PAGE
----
When Frank Met Rosie
November 25, 1999
New Orleans, Louisiana
The music made him stop and turn around.
It was just a solo voice--a man singing the richest, bluesiest version of Silent Night that Frank O'Leary had ever heard. It drew him closer when he should have headed away from the French Quarter and back toward his hotel.
Where his damn fool of a half brother was no doubt still holding court in the lobby bar. Lord Jesus save him from imbeciles. Of course, he himself could be included in that subset, considering he'd agreed to come to New Orleans for the holiday.
It was their mother who'd been the glue that kept them connected, Frank and Casey. Her constant smile and teasing words lightened the years of bad feelings between brothers who'd been born more than a decade apart. Now, though, they had less than nothing in common.
And yet Frank had come all the way from California on one of the busiest travel days of the year at Casey's request.
Because he'd thought his mother would've wanted him to. Because she'd valued her precious family--her two such different sons--so highly.
Despite being just a few blocks down from the whorehouse-on-heavy-stun dementia of past-midnight Bourbon Street, this narrow road was deserted. A right turn revealed a street just as empty of tourists, but it definitely brought him closer to that angelic voice. Not like Frank was in any danger from the flesh-and-blood demons who crept out of the rotting woodwork of this city at night, no sir.
With his thrice-broken nose, his hair grown out from his usual no-frills tight and square cut, and his PT-hardened body, he knew he looked like the type most folks crossed the street to avoid.
He looked--as Casey had so often scornfully told him throughout his teenage years--as if he had barely a dime in his jeans pocket. Like a drifter. Like lowlife loser scum. Like his father, who'd cleaned out their mother's bank account when he'd left, back when Frank was nine and Casey was twenty.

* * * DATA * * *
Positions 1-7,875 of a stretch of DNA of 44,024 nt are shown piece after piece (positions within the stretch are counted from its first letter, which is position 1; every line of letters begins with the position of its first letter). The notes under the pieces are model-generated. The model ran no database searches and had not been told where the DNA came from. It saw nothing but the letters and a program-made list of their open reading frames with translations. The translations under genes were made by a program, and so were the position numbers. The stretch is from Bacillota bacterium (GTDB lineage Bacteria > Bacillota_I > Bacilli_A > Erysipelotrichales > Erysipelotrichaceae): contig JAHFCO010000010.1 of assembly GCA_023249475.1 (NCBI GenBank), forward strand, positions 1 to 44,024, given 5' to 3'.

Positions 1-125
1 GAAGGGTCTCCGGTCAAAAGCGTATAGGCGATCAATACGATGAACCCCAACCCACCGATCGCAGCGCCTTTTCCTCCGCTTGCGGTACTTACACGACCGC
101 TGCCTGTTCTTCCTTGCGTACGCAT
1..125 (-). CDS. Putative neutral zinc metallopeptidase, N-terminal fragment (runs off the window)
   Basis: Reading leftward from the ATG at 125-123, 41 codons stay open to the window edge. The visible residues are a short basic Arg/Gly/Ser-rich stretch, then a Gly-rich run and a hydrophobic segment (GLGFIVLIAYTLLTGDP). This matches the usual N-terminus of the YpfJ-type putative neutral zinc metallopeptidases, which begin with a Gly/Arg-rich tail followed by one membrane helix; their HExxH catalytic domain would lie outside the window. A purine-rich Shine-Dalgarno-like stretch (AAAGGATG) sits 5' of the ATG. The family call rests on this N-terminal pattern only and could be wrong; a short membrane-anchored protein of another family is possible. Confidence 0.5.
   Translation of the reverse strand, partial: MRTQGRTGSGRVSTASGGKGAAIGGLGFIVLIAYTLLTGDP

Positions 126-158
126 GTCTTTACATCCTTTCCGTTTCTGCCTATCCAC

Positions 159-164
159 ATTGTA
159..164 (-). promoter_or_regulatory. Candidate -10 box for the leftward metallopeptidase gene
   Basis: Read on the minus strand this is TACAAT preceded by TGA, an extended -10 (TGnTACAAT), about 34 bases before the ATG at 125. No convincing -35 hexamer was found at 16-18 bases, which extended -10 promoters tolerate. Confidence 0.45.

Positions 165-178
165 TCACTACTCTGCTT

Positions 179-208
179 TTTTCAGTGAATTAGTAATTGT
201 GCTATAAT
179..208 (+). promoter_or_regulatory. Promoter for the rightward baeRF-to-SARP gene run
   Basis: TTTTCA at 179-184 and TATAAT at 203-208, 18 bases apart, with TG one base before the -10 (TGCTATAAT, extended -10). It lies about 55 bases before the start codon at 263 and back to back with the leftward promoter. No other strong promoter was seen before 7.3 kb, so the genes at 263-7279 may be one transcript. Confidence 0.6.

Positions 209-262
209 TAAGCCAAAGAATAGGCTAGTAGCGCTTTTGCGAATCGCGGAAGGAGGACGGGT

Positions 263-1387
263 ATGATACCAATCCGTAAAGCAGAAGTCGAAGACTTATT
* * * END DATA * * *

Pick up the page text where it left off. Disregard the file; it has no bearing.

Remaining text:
The joke was that Casey had asked Frank to today's Thanksgiving dinner to borrow money. He'd lost nearly everything in bad investments. And since he knew that Frank still had his share from the recent sale of their mother's house . . .
And here Frank had thought Casey wanted his company during this difficult holiday season, the first since their mother had passed.
Happy fucking Thanksgiving to you, too, bro. Yeah, the real joke here was that Frank had left his true brothers behind in San Diego. His SEAL teammate Sam Starrett was hosting a dinner in the apartment he shared with Johnny Nilsson. He'd even roasted a turkey. Nils and the Card were in charge of the vegetables. Jenkins was handling dessert. Everyone else brought beer.
Instead of settling in for a day of food, friends, and football, Frank had shared a grim meal with Casey and his current wife (was Loreen number three or four?) up in their hotel suite. He'd escaped as quickly as possible after letting Casey know he'd already earmarked their mama's money--all of it--for something special. A down payment on a condo or maybe even a boat.
Still, it didn't take Casey long to join him in the bar. Could Frank maybe cosign a loan? Or let him borrow just a bit off that down payment . . . ? No, no, no, don't answer right away, bro. Just think about it . . .
Fifteen minutes of listening to his brother regaling the waitresses with tales of his own magnificence was all he could endure, and Frank escaped from the hotel bar as well.
But wandering Bourbon Street had been mildly amusing for only a very short time. Preservation Hall was already closed up tight and silent, and the bands playing in the various bars were entertaining only to inebriated ears. Watching grown men acting like frat boys drinking in the street and gazing with calf eyes at the teenage whores was flat-out creepy. And then there was that old woman--probably just an actress wrapped in rags and wearing stage-makeup warts--who'd first enticed Frank closer, offering to read his palm, and then, after only one brief look, had bluntly refused.
She'd shaken her head at him, backing away in alarm.
Which didn't mean a goddamn thing.
Like anyone with eyes in their head and a lick of sense couldn't tell from looking at him that he lived a dangerous life . . . ?
Frank glanced at his watch. If he knew Sam Starrett, the meal would have long since been replaced by a deck of cards and a pile of poker chips. There'd be plenty more beer, lots of laughter, and music on the boom box--although nothing that could compare to this solo voice, the owner of which still eluded him.